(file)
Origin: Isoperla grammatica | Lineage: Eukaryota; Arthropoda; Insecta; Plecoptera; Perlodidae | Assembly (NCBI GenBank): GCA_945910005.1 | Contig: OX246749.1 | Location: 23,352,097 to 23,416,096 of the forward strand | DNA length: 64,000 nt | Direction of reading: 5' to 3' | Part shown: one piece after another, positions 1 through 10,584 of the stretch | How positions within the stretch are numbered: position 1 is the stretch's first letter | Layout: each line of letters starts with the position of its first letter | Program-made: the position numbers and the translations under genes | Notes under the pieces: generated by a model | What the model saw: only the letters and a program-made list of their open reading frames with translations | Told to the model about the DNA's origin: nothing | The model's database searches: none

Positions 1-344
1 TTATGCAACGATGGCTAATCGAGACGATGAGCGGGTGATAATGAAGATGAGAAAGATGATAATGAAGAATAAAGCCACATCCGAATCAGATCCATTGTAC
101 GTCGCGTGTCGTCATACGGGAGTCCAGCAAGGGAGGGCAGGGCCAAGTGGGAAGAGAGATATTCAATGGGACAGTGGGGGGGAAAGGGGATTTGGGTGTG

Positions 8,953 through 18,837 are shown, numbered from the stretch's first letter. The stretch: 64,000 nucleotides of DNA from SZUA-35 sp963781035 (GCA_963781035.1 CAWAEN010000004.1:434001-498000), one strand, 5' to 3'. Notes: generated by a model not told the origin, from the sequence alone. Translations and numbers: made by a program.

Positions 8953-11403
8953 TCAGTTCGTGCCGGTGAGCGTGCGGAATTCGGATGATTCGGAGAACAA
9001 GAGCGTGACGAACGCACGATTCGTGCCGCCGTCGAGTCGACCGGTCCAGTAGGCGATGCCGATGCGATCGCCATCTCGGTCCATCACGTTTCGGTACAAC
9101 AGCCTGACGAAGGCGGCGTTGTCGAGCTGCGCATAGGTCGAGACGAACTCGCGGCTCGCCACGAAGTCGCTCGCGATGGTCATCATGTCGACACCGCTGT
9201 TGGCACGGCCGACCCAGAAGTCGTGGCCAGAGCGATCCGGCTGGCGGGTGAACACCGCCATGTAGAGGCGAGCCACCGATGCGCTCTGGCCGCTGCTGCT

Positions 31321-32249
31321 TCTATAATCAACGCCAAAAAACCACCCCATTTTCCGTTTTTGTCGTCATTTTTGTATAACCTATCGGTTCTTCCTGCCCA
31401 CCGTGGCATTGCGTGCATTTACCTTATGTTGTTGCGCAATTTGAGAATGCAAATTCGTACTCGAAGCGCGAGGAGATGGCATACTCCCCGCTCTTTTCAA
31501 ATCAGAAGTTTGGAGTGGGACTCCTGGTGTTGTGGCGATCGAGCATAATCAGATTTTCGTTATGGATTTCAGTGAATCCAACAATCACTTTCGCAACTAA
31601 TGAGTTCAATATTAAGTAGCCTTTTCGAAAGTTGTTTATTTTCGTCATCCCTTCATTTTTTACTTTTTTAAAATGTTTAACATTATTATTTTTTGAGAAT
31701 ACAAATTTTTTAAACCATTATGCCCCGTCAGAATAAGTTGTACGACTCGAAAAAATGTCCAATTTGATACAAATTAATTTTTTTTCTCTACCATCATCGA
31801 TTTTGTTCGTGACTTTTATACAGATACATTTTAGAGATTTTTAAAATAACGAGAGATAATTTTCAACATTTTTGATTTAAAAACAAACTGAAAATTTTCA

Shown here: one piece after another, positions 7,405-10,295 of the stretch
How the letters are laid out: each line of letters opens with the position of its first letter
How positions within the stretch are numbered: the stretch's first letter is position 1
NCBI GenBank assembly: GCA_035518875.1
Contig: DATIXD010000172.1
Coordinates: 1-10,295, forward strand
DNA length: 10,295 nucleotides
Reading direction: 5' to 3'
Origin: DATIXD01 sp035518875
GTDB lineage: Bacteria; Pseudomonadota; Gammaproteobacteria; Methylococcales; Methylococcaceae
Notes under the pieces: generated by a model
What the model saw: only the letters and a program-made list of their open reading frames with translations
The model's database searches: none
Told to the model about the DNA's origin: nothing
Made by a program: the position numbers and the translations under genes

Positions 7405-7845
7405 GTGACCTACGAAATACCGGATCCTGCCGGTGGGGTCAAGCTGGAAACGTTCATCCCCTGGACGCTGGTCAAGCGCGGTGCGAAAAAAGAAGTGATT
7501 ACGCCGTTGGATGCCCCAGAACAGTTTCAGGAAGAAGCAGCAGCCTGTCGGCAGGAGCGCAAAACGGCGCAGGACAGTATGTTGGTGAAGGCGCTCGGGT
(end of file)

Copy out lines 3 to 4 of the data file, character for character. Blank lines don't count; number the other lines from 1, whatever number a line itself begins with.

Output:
1 TTATGCAACGATGGCTAATCGAGACGATGAGCGGGTGATAATGAAGATGAGAAAGATGATAATGAAGAATAAAGCCACATCCGAATCAGATCCATTGTAC
101 GTCGCGTGTCGTCATACGGGAGTCCAGCAAGGGAGGGCAGGGCCAAGTGGGAAGAGAGATATTCAATGGGACAGTGGGGGGGAAAGGGGATTTGGGTGTG